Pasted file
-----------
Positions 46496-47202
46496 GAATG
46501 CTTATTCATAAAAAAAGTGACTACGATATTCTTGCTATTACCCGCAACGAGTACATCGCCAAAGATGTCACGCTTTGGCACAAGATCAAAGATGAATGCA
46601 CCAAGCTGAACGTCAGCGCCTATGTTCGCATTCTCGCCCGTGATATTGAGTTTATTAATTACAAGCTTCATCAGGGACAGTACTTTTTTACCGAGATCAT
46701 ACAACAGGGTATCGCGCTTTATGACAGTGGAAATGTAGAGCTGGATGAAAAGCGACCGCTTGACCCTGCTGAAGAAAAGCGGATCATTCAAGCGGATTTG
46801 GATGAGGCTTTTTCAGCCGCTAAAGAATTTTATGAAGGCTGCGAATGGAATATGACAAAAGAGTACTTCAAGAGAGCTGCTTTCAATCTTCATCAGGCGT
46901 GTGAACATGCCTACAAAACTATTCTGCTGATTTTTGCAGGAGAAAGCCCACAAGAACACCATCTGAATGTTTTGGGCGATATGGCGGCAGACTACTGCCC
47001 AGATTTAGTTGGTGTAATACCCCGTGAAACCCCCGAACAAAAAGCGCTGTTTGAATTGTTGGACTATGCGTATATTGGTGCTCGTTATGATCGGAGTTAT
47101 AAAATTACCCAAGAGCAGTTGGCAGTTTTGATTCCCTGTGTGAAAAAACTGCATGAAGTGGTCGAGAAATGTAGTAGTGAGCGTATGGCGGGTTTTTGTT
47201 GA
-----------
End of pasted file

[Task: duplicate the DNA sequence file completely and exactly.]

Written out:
Positions 46496-47202
46496 GAATG
46501 CTTATTCATAAAAAAAGTGACTACGATATTCTTGCTATTACCCGCAACGAGTACATCGCCAAAGATGTCACGCTTTGGCACAAGATCAAAGATGAATGCA
46601 CCAAGCTGAACGTCAGCGCCTATGTTCGCATTCTCGCCCGTGATATTGAGTTTATTAATTACAAGCTTCATCAGGGACAGTACTTTTTTACCGAGATCAT
46701 ACAACAGGGTATCGCGCTTTATGACAGTGGAAATGTAGAGCTGGATGAAAAGCGACCGCTTGACCCTGCTGAAGAAAAGCGGATCATTCAAGCGGATTTG
46801 GATGAGGCTTTTTCAGCCGCTAAAGAATTTTATGAAGGCTGCGAATGGAATATGACAAAAGAGTACTTCAAGAGAGCTGCTTTCAATCTTCATCAGGCGT
46901 GTGAACATGCCTACAAAACTATTCTGCTGATTTTTGCAGGAGAAAGCCCACAAGAACACCATCTGAATGTTTTGGGCGATATGGCGGCAGACTACTGCCC
47001 AGATTTAGTTGGTGTAATACCCCGTGAAACCCCCGAACAAAAAGCGCTGTTTGAATTGTTGGACTATGCGTATATTGGTGCTCGTTATGATCGGAGTTAT
47101 AAAATTACCCAAGAGCAGTTGGCAGTTTTGATTCCCTGTGTGAAAAAACTGCATGAAGTGGTCGAGAAATGTAGTAGTGAGCGTATGGCGGGTTTTTGTT
47201 GA